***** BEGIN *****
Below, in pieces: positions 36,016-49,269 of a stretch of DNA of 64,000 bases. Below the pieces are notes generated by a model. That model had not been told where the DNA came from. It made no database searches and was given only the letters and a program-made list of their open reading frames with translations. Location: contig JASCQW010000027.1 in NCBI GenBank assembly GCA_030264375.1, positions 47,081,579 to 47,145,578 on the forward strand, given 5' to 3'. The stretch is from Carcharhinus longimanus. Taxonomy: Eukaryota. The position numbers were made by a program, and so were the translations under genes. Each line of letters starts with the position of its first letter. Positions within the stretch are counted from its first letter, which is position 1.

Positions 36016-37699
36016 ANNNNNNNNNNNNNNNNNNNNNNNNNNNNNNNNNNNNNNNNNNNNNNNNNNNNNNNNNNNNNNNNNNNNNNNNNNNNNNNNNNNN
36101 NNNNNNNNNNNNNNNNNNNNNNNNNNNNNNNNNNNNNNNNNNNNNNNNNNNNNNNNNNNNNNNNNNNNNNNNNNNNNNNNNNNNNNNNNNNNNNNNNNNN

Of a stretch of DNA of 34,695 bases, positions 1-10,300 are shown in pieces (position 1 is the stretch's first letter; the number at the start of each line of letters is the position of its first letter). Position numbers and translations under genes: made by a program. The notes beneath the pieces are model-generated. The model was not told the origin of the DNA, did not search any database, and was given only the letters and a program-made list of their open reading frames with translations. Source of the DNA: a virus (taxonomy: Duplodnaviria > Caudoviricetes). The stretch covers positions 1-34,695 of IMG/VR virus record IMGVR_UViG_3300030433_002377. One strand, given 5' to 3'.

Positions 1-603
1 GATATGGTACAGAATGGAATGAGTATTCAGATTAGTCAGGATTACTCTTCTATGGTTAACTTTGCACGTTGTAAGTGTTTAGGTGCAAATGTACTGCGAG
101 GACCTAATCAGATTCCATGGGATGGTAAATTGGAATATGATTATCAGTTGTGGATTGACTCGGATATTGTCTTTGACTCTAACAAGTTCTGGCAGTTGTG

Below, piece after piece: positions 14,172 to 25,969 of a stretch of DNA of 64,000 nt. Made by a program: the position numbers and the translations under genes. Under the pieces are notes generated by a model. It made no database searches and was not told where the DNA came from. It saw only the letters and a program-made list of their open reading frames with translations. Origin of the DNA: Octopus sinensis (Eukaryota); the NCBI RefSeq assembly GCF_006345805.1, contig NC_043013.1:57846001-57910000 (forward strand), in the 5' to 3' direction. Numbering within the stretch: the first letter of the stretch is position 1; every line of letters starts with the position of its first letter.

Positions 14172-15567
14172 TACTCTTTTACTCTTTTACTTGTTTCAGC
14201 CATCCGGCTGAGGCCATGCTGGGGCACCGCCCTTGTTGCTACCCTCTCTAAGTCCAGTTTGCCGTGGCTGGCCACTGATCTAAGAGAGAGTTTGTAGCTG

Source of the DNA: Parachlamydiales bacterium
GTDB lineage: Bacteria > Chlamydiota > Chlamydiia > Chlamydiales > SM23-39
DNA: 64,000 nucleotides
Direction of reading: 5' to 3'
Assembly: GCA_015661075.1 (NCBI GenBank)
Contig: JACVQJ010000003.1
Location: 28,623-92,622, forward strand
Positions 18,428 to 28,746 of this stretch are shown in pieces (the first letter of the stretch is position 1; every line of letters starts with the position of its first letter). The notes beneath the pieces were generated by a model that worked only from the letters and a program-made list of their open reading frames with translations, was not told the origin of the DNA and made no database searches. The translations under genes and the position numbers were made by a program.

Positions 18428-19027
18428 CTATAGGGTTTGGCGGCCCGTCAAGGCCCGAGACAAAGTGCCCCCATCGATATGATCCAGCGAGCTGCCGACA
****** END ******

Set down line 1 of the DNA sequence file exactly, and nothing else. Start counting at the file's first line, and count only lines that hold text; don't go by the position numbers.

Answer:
Below, in pieces: positions 36,016-49,269 of a stretch of DNA of 64,000 bases. Below the pieces are notes generated by a model. That model had not been told where the DNA came from. It made no database searches and was given only the letters and a program-made list of their open reading frames with translations. Location: contig JASCQW010000027.1 in NCBI GenBank assembly GCA_030264375.1, positions 47,081,579 to 47,145,578 on the forward strand, given 5' to 3'. The stretch is from Carcharhinus longimanus. Taxonomy: Eukaryota. The position numbers were made by a program, and so were the translations under genes. Each line of letters starts with the position of its first letter. Positions within the stretch are counted from its first letter, which is position 1.